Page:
(1 Sam. 17:4, 23), properly "the man between the two," denoting the position of Goliath between the two camps. Single combats of this kind at the head of armies were common in ancient times. In ver. 51 this word is the rendering of a different Hebrew word, and properly denotes "a mighty man.".......
(Luke 10:31). "It was not by chance that the priest came down by that road at that time, but by a specific arrangement and in exact fulfilment of a plan; not the plan of the priest, nor the plan of the wounded traveller, but the plan of God. By coincidence (Gr. sungkuria) the priest came down, that .......
one who has judicial authority, literally, a "lord of judgement;" a title given to the Persian governor of Samaria (Ezra 4:8, 9, 17)........
were reckoned among the treasures of rich men (Gen. 45:22; Judg. 14:12, 13; 2 Kings 5:22, 23)........
(1.) The bed of the sea or of a river (Ps. 18:15; Isa. 8:7).

(2.) The "chanelbone" (Job 31:22 marg.), properly "tube" or "shaft," an old term for the collar-bone........
a holy place or sanctuary, occurs only in Amos 7:13, where one of the idol priests calls Bethel "the king's chapel.".......
the ornamental head or capital of a pillar. Three Hebrew words are so rendered

(1.) Cothereth (1 Kings 7:16; 2 Kings 25:17; 2 Chr. 4:12), meaning a "diadem" or "crown.

(2.) Tzepheth (2 Chr. 3:15)

(3.) Rosh (Ex. 36:38; 38:17, 19, 28), properly a "head" or "top.".......
The several books of the Old and New Testaments were from an early time divided into chapters. The Pentateuch was divided by the ancient Hebrews into 54 parshioth or sections, one of which was read in the synagogue every Sabbath day (Acts. 13:15). These sections were afterwards divided into 669 sidr.......
craftsmen, a valley named in 1 Chr. 4:14. In Neh. 11:35 the Hebrew word is rendered "valley of craftsmen" (R.V. marg., Geha-rashim). Nothing is known of it........
a bowl or deep dish. The silver vessels given by the heads of the tribes for the services of the tabernacle are so named (Num. 7:13, etc.). The "charger" in which the Baptist's head was presented was a platter or flat wooden trencher (Matt. 14:8, 11; Mark 6:25, 28). The chargers of gold and silver o.......
a vehicle generally used for warlike purposes. Sometimes, though but rarely, it is spoken of as used for peaceful purposes.

The first mention of the chariot is when Joseph, as a mark of distinction, was placed in Pharaoh's second state chariot (Gen. 41:43); and the next, when he went out in his own .......
(1 Cor. 13), the rendering in the Authorized Version of the word which properly denotes love, and is frequently so rendered (always so in the Revised Version). It is spoken of as the greatest of the three Christian graces (1 Cor. 12:31-13:13)........
one who practises serpent-charming (Ps. 58:5; Jer. 8:17; Eccl. 10:11). It was an early and universal opinion that the most venomous reptiles could be made harmless by certain charms or by sweet sounds. It is well known that there are jugglers in India and in other Eastern lands who practise this art.......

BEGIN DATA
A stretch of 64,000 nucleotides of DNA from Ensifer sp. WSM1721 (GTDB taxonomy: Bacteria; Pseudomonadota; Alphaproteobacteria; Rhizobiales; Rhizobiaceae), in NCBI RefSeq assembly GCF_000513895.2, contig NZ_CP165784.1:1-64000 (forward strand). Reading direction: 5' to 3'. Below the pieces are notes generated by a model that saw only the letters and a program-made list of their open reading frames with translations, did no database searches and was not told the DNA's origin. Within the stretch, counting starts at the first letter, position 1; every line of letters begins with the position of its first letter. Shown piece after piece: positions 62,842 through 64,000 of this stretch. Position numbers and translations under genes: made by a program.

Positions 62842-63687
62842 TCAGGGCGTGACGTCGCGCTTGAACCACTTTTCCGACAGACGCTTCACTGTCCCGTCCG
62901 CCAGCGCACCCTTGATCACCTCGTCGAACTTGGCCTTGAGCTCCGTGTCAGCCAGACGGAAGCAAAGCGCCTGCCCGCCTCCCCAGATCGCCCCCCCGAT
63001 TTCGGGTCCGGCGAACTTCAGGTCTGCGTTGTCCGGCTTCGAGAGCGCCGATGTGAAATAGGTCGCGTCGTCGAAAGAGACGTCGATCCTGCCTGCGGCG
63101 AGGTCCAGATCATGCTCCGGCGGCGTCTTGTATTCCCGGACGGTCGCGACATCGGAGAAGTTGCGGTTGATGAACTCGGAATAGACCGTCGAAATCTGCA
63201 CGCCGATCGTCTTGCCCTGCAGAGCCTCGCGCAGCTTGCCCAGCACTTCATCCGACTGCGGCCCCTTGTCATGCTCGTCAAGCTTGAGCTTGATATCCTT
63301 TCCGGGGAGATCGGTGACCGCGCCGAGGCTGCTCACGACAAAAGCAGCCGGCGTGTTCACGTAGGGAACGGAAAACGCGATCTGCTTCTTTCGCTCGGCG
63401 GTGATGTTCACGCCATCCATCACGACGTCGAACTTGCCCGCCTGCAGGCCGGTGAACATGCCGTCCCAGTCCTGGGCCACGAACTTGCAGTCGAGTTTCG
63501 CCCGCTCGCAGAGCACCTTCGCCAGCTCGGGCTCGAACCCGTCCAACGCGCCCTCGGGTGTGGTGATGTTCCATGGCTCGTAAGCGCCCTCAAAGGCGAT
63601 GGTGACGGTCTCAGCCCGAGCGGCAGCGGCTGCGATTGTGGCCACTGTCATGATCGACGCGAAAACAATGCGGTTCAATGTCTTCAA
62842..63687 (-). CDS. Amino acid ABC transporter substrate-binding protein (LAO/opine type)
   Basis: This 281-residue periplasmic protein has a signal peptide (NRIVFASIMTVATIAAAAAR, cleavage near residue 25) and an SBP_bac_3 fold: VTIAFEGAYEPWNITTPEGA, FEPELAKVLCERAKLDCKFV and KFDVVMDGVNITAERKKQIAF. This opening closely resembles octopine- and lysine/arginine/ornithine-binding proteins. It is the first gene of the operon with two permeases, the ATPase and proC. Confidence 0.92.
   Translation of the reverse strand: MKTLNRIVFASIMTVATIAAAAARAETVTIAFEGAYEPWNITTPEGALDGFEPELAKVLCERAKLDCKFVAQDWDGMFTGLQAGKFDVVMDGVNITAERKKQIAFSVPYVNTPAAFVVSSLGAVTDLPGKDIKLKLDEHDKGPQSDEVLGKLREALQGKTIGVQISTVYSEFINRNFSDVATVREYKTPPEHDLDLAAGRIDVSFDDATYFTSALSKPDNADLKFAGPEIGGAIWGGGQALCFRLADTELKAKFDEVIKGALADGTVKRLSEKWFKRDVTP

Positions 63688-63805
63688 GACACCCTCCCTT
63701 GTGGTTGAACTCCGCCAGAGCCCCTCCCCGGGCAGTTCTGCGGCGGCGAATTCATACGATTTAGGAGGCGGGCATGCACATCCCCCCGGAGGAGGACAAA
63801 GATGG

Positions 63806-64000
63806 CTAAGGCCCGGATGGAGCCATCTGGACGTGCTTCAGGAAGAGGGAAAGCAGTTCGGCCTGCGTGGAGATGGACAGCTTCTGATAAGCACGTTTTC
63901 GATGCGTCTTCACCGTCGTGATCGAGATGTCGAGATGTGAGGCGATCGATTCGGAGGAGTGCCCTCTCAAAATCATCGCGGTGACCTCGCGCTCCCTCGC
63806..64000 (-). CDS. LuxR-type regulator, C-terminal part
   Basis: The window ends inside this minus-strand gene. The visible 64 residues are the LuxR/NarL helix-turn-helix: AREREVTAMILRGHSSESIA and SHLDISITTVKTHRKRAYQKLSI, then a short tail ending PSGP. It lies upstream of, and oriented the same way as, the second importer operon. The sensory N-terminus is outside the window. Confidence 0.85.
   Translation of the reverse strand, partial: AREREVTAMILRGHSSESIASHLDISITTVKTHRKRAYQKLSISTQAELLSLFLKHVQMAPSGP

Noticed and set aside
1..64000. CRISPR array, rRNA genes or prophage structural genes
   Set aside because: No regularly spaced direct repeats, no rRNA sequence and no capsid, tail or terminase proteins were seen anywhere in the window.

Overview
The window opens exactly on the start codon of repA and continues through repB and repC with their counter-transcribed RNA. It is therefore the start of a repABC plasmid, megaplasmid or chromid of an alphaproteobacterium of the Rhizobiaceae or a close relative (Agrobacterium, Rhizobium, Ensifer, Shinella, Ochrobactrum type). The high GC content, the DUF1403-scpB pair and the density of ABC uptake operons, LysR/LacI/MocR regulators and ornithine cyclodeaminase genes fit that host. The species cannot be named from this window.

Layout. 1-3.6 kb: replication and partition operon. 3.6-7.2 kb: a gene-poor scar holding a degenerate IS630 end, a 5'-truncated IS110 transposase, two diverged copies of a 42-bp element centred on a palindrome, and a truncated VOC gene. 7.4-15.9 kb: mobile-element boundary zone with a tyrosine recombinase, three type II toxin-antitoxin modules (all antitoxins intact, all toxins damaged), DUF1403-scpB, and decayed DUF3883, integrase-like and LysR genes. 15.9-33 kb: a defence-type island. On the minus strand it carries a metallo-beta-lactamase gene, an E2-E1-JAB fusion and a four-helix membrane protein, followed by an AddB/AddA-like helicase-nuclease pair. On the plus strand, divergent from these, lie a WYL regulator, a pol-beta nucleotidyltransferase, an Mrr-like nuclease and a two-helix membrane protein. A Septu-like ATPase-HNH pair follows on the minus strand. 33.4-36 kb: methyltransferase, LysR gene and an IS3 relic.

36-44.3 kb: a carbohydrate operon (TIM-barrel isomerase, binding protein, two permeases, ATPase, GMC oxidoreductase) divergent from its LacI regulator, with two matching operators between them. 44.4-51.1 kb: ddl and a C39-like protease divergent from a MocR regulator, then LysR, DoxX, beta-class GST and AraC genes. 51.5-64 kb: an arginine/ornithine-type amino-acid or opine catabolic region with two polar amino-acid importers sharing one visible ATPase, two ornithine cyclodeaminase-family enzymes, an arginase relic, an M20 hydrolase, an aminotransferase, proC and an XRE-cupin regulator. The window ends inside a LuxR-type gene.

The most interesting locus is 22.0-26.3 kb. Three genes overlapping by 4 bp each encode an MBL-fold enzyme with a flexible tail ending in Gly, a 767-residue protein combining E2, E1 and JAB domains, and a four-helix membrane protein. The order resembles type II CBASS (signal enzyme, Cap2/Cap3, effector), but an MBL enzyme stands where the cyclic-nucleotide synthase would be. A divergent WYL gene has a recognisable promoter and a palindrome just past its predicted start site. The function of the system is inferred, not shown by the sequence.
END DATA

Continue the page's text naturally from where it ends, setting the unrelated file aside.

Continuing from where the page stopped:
another form (Acts 7:2, 4) of Haran (q.v.)........
length, a river in the "land of the Chaldeans" (Ezek. 1:3), on the banks of which were located some of the Jews of the Captivity (Ezek. 1:1; 3:15, 23; 10:15, 20, 22). It has been supposed to be identical with the river Habor, the Chaboras, or modern Khabour, which falls into the Euphrates at Circesi.......
(= Khudur-Lagamar of the inscriptions), king of Elam. Many centuries before the age of Abraham, Canaan and even the Sinaitic peninsula had been conquered by Babylonian kings, and in the time of Abraham himself Babylonia was ruled by a dynasty which claimed sovereignity over Syria and Palestine. The .......
Smiting on the cheek was accounted a grievous injury and insult (Job 16:10; Lam. 3:30; Micah 5:1). The admonition (Luke 6:29), "Unto him that smiteth thee on the one cheek offer also the other," means simply, "Resist not evil" (Matt. 5:39; 1 Pet. 2:19-23). Ps. 3:7 = that God had deprived his enemies.......
(A.S. cese). This word occurs three times in the Authorized Version as the translation of three different Hebrew words

(1.) 1 Sam. 17:18, "ten cheeses;" i.e., ten sections of curd

(2.) 2 Sam. 17:29, "cheese of kine" = perhaps curdled milk of kine. The Vulgate version reads "fat calves.

(3.) Job 10:1.......
black, (Zeph. 1:4; rendered "idolatrous priests" in 2 Kings 23:5, and "priests" in Hos. 10:5). Some derive this word from the Assyrian Kamaru, meaning "to throw down," and interpret it as describing the idolatrous priests who prostrate themselves before the idols. Others regard it as meaning "those .......
the destroyer, subduer, or fish-god, the god of the Moabites (Num. 21:29; Jer. 48:7, 13, 46). The worship of this god, "the abomination of Moab," was introduced at Jerusalem by Solomon (1 Kings 11:7), but was abolished by Josiah (2 Kings 23:13). On the "Moabite Stone" (q.v.), Mesha (2 Kings 3:5) asc.......
merchant

(1.) A Benjamite (1 Chr. 7:10)

(2.) The father of Zedekiah (1 Kings 22:11, 24)........
whom Jehovah hath made. "Chief of the Levites," probably a Kohathite (1 Chr. 15:22), and therefore not the same as mentioned in 26:29........
village, one of the four cities of the Gibeonitish Hivites with whom Joshua made a league (9:17). It belonged to Benjamin. It has been identified with the modern Kefireh, on the west confines of Benjamin, about 2 miles west of Ajalon and 11 from Jerusalem........
(Ezek. 25:16), more frequently Cherethites, the inhabitants of Southern Philistia, the Philistines (Zeph. 2:5). The Cherethites and the Pelethites were David's life-guards (1 Sam. 30:14; 2 Sam. 8:18; 20:7, 23; 23:23). This name is by some interpreted as meaning "Cretans," and by others "executioners.......
a cutting; separation; a gorge, a torrent-bed or winter-stream, a "brook," in whose banks the prophet Elijah hid himself during the early part of the three years' drought (1 Kings 17:3, 5). It has by some been identified as the Wady el-Kelt behind Jericho, which is formed by the junction of many str.......